To put this into context: I'm still minor, in Europe, and I was hired into SW company as backend developer. I'm making about 2-3 times as much as my friends in fastfoods. I'm basically making WS...
To put this into context: I'm still minor, in Europe, and I was hired into SW company as backend developer. I'm making about 2-3 times as much as my friends in fastfoods.
I'm basically making WS that would be unified wrapper for about 15 another WS - instead of crafting request for each of those, you will just call the API and it will do everything for you.
Everything was fine, until I encountered a nightmare: WSDL/SOAP protocol over HTTPS with need to use client certificate.
Full of false hope, I thought: "It'll be easy, I finished communication with another companies in few hours, this will be quick".
I was very wrong. I spent countless hours on this. I tried 3 programming languages and 4 different frameworks, copy-pasting solutions from stack overflow and wondering why does this still throw errors! I copied it from stack overflow! I used windows alongside linux and installed like 10 wsdl/soap clients from 2008 forums.
I created 8 or so SO questions, most about different language/framework, but the same problem.
Worth of mentoining, at the time, I could obtain wsdl and xsd of the WS with usage of two certificates (crt.pem and key.pem) over PHP. I tried to use PHP SoapClient, which accepted just one certificate file. I used .pem certificate that I received and should get the work done.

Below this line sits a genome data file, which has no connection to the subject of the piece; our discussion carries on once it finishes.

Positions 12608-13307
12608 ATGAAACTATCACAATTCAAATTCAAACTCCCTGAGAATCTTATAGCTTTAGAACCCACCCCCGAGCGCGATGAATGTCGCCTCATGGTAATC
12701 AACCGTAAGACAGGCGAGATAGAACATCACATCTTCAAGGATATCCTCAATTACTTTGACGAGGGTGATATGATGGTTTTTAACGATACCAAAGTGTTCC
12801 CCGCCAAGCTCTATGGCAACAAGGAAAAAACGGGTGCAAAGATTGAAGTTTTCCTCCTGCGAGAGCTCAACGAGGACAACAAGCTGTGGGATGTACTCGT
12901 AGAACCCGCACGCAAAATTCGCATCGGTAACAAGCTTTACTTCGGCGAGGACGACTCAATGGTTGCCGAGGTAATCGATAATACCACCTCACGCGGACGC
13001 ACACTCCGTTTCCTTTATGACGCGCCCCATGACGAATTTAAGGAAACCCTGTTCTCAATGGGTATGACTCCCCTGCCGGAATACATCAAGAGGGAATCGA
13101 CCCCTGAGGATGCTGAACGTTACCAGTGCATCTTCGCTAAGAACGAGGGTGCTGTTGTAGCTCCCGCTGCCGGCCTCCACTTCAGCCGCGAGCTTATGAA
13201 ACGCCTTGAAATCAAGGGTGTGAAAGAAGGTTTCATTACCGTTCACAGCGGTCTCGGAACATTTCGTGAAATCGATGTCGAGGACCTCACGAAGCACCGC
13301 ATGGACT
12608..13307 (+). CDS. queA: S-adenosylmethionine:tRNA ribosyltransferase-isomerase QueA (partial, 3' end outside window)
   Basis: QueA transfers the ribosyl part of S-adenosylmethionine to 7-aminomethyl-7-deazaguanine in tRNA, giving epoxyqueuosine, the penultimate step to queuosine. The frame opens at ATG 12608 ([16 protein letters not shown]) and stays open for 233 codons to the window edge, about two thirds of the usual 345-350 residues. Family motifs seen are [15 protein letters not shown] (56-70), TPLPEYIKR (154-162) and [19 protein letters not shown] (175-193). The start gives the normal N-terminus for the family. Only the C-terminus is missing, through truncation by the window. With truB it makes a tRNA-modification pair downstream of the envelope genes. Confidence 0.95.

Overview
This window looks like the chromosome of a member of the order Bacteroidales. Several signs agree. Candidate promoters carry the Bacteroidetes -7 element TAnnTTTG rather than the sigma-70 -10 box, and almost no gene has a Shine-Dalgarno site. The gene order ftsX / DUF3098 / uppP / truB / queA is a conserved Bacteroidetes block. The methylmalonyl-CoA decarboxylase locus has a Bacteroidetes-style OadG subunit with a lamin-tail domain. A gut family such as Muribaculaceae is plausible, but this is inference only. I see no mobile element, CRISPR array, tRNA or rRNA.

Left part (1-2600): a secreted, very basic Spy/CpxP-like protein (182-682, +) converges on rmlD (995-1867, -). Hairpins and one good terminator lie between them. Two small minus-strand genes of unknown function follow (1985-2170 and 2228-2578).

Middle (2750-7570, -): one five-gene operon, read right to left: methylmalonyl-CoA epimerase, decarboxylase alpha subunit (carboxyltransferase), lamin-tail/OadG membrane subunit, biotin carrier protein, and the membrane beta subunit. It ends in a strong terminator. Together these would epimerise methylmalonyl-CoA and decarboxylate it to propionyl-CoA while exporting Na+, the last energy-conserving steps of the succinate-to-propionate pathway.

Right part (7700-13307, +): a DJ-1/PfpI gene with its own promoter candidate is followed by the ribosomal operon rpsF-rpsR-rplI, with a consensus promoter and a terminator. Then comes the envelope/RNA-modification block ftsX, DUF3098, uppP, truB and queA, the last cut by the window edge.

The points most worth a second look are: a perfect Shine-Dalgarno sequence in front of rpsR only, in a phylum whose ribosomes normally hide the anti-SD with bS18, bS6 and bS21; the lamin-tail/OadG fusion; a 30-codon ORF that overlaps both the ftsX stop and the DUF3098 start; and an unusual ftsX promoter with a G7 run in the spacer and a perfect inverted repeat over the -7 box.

Then, I started writing the final question. Including PHP that downloaded wsdl and SoapClient that didn't work. Knowing someone will probably want to see certificates, I used
cat key.pem cert.pem > certCombined.pemand
diff certCombined.pem cert.pem. cert.pem was the certificate I received and should work. I expected no differences. When I saw two pages of differences, I started to suspect the cert I was given is wrong. So I pointed the PHP SoapClient to certCombined - and it started working!
This would have never happened (at least for several more hours) unless I known someone will want to see diff between working and not-working certificates. Thank you, rubber duck debugging! Next time I'll be solving something, I'll write on paper everything I use and know.
What are your stories?13 votes